Welcome to the website.

Tammis Keefe was born Margaret Thomas Keefe in 1913. Originally a math major in college, she transferred to the Chouinard Institute of Art, now part of the California Institute of the Arts. As did many Chouinard graduates, Keefe worked for the Disney studios, and later became art director of the influential periodical Arts and Architecture, a publication renowned for innovative layout and graphic design. Next followed a stint in the California studio of textile artist Dorothy Liebes, who mentored many young designers.


Detail, Dishtowel


Detail, Handkerchief

Long before Gloria Vanderbilt and her blue jeans, Keefe became one of the first women to sign her name conspicuously on her work and to achieve name recognition. Lord & Taylor Manhattan even took out a full-page ad in The New York Times for a "Meet the Designer" day to introduce Keefe and a new line of furnishing fabrics. At the time, the major department chains, such as Lord & Taylor and Wanamaker's, were still temple complexes to the gods of mercantilism, with their own home furnishing departments whose buyers had national clout and influence.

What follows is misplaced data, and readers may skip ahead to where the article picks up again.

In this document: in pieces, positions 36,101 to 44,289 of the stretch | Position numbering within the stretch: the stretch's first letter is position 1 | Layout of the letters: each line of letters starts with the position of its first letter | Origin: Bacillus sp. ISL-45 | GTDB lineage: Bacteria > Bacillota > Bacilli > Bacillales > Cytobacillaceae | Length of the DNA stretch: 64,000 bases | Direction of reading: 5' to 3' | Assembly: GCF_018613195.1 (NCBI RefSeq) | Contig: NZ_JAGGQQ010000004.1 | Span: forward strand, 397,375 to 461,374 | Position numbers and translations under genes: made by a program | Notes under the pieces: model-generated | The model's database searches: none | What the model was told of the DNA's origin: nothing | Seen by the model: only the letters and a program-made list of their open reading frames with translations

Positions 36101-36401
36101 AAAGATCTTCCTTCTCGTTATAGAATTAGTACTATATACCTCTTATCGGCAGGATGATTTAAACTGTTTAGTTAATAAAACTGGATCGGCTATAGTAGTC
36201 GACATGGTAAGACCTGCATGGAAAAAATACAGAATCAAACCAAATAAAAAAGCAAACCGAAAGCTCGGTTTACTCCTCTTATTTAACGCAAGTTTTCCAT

Sport ShirtMen's Sport Shirt

Furnishing FabricFurnishing Fabric

A photogenic "girl artist," as one newspaper referred to her, Keefe was featured in many contemporaneous newspaper articles, periodicals and books, some of which will be featured in this website. Long a favorite of textile afficionados, Keefe has been rediscovered in recent years by a wider audience through inclusion in events such as "A Woman's Hand: Designing Textiles in America, 1945-1969," an exhibit of work by women designers at the Fashion Institute of Technology in 2000.

Playing Cards

Playing Cards

Silk Scarf

Silk Scarf

Before her death at age forty-six in 1960, Keefe produced approximately four hundred designs for handkerchiefs and at least one hundred for dishtowels, all featuring her trademarks of unexpected color and subtle wit.